Friday, September 24, 2010
The Arc, Susquehanna Valley Legislative Breakfast 9/24/10
I attended an inspiring and informative breakfast forum today hosted by The Arc, Susquehanna Valley. The Arc advocates for intellectually and developmentally disabled people and their families, and they gave me and the other candidates quite an education. They pointed out to us inequities in education funding, insufficient resources (or political will) resulting in long waiting lists for community-based services, difficulty with handicap-accessible transportation, special needs for dentistry that weren’t being met and other governmental slights, omissions and indignities. They showed us how the state is adding to their daily difficulties instead of helping to relieve them. Executive director Gail Leightley was the morning’s MC, or perhaps I should say headmistress. With a light touch but a firm tone, she corrected us when we went astray and kept the forum on schedule. At the end of the morning, Deb Brubaker, president of the Board of Directors, REALLY took us to school, pointing out that none of the candidates had any mention of people with intellectual and developmental disabilities on our websites. She then named each of us in turn, reading back to us words we had written on our websites that might positively impact her daughter and the other beneficiaries of the Arc’s advocacy, and sternly letting us know that she hoped we would keep those promises once we were in office. When I told my wife, Amy, about this portion of the event she said, “Good for her! Oooh – I just got chills up my spine!” And I can tell you that I had chills up my spine, too, being the focus of her gaze after hearing the stories that were told and meeting some of the attendees. I would like to recommend to anyone reading this the Arc’s Respite program, which is in need of volunteers. The Respite program is aimed at giving a little relief to families caring for intellectually or developmentally disabled people, or even to disabled people who provide their own care. Being able to turn to a trusted volunteer to make dinner for a night, provide some free time to run errands alone or just provide a change of scenery can make a big difference to the differently abled and their families. I am going to talk to my family about volunteering, and I encourage you to do the same. The Arc can be reached at firstname.lastname@example.org, or the national branch can be reached at (800) 433-5255.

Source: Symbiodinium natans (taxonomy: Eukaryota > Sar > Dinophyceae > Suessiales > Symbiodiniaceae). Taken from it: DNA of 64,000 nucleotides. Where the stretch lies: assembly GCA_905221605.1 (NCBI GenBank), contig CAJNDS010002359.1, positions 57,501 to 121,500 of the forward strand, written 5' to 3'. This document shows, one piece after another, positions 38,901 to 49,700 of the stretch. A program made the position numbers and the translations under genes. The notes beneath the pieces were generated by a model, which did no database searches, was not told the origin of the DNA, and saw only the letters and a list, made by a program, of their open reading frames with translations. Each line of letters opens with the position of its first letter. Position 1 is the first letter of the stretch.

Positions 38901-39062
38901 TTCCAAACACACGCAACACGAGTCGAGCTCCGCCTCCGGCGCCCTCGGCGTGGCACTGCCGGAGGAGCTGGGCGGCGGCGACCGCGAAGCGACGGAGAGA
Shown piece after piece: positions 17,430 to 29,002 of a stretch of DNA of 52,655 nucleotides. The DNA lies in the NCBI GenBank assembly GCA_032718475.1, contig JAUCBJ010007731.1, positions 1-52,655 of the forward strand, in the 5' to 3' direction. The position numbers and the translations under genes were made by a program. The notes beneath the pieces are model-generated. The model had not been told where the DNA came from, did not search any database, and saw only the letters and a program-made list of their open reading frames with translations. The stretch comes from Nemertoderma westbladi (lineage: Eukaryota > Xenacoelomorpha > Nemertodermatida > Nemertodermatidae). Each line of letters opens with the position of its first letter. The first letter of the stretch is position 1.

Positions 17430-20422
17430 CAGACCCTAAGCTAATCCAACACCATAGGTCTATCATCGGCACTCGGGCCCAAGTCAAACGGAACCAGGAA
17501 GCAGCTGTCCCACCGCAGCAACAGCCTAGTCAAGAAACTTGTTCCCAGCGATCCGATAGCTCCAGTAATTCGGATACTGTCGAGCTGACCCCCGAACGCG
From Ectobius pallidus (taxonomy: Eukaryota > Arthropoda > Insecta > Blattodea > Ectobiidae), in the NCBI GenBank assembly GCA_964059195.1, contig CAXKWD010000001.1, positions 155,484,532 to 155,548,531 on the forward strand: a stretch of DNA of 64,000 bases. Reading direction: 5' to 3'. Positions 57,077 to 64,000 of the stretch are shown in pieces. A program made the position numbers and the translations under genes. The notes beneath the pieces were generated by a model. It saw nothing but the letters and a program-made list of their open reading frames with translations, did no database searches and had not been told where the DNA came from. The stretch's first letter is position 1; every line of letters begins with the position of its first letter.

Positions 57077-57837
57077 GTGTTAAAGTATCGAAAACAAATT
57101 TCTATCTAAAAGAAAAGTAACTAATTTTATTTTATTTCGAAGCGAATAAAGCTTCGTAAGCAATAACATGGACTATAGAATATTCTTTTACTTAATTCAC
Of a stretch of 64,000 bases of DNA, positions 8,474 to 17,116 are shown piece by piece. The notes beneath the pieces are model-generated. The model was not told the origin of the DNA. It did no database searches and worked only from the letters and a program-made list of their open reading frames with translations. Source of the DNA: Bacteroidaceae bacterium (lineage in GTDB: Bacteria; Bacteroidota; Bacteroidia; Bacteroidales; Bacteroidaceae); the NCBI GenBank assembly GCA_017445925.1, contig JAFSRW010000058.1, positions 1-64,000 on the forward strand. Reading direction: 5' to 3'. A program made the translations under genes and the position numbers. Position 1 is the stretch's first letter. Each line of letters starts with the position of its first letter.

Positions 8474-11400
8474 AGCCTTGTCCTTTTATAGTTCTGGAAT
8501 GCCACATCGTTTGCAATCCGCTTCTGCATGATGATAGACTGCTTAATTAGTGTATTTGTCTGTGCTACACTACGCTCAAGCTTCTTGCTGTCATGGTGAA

Posted by Trey Casimir L.Ac. at 4:09 PM